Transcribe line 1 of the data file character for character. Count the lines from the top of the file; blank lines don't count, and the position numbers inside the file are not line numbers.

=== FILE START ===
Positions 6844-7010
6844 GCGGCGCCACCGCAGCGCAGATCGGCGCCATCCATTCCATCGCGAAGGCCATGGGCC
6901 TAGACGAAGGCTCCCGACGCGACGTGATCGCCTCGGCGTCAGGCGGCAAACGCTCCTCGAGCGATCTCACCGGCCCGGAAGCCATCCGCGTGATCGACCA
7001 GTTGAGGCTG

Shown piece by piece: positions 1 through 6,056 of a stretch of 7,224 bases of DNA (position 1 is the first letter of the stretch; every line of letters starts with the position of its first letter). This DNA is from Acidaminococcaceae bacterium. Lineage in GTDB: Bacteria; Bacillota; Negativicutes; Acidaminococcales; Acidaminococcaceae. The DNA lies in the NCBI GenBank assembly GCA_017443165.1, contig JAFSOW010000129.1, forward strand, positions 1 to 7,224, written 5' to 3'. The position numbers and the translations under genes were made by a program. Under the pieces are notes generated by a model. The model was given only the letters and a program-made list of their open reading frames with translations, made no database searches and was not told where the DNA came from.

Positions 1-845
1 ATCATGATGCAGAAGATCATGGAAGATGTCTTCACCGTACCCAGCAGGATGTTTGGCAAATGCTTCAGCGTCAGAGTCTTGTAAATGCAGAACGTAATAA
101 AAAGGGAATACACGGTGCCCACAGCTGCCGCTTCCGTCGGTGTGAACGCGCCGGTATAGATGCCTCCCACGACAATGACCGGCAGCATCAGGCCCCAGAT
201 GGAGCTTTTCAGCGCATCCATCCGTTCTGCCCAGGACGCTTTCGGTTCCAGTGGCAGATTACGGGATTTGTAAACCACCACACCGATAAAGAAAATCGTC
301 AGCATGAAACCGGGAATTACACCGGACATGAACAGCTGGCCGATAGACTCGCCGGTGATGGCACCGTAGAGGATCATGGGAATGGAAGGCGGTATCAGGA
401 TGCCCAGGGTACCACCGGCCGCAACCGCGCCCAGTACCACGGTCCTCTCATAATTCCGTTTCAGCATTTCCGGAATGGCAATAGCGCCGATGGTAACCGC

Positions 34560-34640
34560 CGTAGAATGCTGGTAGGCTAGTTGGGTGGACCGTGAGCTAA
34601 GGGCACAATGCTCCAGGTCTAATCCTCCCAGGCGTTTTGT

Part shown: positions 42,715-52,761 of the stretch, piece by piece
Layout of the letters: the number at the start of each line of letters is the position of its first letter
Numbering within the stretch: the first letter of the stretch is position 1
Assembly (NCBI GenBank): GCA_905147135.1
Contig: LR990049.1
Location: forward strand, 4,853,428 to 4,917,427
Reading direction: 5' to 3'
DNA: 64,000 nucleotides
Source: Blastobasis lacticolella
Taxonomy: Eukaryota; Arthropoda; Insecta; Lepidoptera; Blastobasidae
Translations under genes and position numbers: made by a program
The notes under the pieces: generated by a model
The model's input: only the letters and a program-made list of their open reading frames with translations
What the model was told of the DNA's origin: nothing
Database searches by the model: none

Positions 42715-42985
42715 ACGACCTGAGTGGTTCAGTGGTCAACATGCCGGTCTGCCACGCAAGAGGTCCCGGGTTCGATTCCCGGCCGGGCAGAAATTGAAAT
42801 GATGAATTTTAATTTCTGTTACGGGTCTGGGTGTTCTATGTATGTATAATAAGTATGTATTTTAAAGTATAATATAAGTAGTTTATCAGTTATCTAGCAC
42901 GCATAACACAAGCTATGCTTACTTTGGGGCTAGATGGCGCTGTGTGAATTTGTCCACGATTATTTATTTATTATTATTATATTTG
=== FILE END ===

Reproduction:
Positions 6844-7010